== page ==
When to Hold Your Preschooler Back from Kindergarten

Hold Back Preschooler

Children and parents alike look forward to the first day of kindergarten, when a child launches into his or her school career. In North Carolina public schools, children who turn 5 by Aug. 31 are eligible to start school that year. But for some children, starting kindergarten may not be the best option. Some children may need a little extra time to prepare before they take the big step. It may make sense to wait a year, especially for kids whose birthday is just a few months before the deadline. But how do you know what’s best for your child?

Wouldn’t it be nice if there were an easy rule of thumb to determine when a child is, or is not, ready to start kindergarten — like a height or weight standard of some kind? Unfortunately, making that decision is not so clear-cut, simply because children are unique and their needs are unique, too. Deciding when to “go” or when to “hold” in the serious game of kindergarten requires a careful, case-by-case look at each child.

Factors to Consider
One area to consider when determining school readiness is a child’s emotional maturity. Maturity plays a big role in a child’s ability to function in a classroom setting. How well can your prospective student work with a group of other children? Does she behave appropriately? Can she follow directions, sit and listen during story time? The ability to perform these tasks will help them be more successful in a kindergarten class.

Another factor is how well a child’s motor skills are developed. There is a significant difference in the motor skills of a 4-year-old compared to a child who is 5. Simple things — like holding a pen or using a zipper — can be much harder for a younger child. Children whose motor skills are not as developed may find it harder to succeed in kindergarten.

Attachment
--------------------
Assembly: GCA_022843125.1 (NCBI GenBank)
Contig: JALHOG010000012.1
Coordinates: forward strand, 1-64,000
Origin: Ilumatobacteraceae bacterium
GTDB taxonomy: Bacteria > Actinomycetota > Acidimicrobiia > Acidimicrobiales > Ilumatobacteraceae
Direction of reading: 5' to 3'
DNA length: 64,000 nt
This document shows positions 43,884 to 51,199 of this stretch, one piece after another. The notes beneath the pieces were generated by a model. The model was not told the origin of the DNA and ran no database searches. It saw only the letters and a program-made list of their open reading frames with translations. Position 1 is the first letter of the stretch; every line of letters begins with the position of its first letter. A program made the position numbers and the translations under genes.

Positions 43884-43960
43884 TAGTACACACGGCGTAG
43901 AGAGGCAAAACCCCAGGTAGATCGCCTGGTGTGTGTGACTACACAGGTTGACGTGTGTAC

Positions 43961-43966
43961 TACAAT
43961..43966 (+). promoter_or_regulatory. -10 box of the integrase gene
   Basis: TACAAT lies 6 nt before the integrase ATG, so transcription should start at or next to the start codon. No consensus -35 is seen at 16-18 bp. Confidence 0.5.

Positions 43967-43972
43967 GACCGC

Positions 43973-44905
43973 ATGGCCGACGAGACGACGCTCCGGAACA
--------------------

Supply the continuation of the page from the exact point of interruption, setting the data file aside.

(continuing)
Schools typically perform an assessment to ensure children are ready for kindergarten. They check to see how many letters, colors and numbers a child knows. Once the school staff completes the basic testing, it can give some guidance as far as how a child will fit in intellectually and how he or she would do with other kids. In some cases, a school may suggest that a child wait a year if that would be most appropriate.

What if your child starts kindergarten, and then you discover he may not be ready? Should you pull him out? While that’s an option, you should first ask what would be best for your child. Would it be better for your child to leave kindergarten and go somewhere he could be more successful — perhaps a more structured daycare program — or stay in school?

Some kids do better by staying in kindergarten and getting the social interaction, then repeating kindergarten the next year. It really depends on your options outside of a kindergarten program. If you can take your child out and provide the service, socialization or specific skill he or she may be lacking, those options may better meet your child’s needs.
One extenuating factor that could play into the kindergarten start-or-wait decision is whether or not you can afford to keep your child in child care if you decide to hold him back for a year. Of course, you always want to do what’s best for the child, so ideally if you decide to wait on kindergarten, a child should be involved in some type of social program where he can gain new skills and learn to interact with other children and adult leaders.

How to Prepare for Kindergarten
What is the most important thing parents can do to help prepare their child for kindergarten? Spend time with your child. Spend time reading a book or putting a puzzle together, coloring together and talking about the colors of crayons (“You’re coloring the hair yellow”), interacting and allowing your child to make decisions.
Spending quality time is more beneficial than anything parents can do. And it’s free and doesn’t require a lot of materials. I know that can be difficult because of other kids and work, but the more time you can spend one-on-one with your child, the better. Spending time together helps a child develop as a person in general.

Kindergarten can be a wonderful first step in a child’s school experience. Parents can ensure children ready by assessing their emotional maturity and motor skills. Kids who are not ready to take the kindergarten plunge may do well in an alternative program or under the watchful eye of their own parents. The priority is making sure your child is in the right environment that will help him or her learn, grow and be ready to move forward.